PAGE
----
Week 3: Feb 10-14
Michigan State University (Masako Tominaga)
Week 4: Feb 17-21
Harvard University (Peter Girguis)
Week 5: Feb 24-28
University of Idaho (Eric Mittelstaedt)
Week 6: Mar 3-7
University of Rhode Island (Chris Roman)
Week 8: Mar 17-21 Spring Break (No Zoom session)
Week 9: Mar 24-28
Feasibility discussion: Discuss your research ideas with scientists and other students. Get ideas about tools and techniques.
Weeks 10-11: Mar 31 - Apr 11 (Presentations March 31 and April 7)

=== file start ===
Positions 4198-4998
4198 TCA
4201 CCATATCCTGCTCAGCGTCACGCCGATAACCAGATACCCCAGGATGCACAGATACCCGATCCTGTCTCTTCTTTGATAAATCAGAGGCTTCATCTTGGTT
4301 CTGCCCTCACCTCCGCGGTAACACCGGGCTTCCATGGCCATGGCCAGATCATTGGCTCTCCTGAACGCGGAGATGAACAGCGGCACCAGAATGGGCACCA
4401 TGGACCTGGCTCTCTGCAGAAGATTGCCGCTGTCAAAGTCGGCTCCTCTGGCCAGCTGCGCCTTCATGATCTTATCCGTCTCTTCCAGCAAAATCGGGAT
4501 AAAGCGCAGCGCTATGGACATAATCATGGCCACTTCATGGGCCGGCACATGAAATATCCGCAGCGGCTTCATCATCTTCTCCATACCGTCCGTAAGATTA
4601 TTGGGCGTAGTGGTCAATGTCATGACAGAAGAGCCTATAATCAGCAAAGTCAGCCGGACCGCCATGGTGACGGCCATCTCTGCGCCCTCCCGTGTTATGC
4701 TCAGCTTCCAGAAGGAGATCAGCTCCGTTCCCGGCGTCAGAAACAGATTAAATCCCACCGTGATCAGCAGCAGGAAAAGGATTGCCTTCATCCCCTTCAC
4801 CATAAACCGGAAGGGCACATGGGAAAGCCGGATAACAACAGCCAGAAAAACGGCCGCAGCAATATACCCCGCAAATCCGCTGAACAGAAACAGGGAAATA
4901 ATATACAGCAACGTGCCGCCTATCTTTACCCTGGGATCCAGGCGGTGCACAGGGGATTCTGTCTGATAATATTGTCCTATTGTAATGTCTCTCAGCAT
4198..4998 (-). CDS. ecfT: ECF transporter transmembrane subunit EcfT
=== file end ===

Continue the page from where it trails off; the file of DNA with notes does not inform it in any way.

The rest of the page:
Student presentations of research goals
Week 13 (TBD)
Finalizing the plan (timing to be determined)
Chris German will explain final plan for the cruise.
Log in to the seminar website for resources
Pallant, A., McIntyre, C., & Stephens, L. A. (2016). Transforming undergraduate research opportunities using telepresence. Journal of Geoscience Education, 64(2), 138-146.
McIntyre, C., & Pallant, A. (2015). Telepresence to support research experiences for undergraduates. The Concord Consortium.
Pallant, A. (2015). From ship to shore: Telepresence research. @Concord 19(1) 12-13.
Pallant, A., & McIntyre, C. (2014). Ocean research using telepresence. @Concord 18(2), 8-9.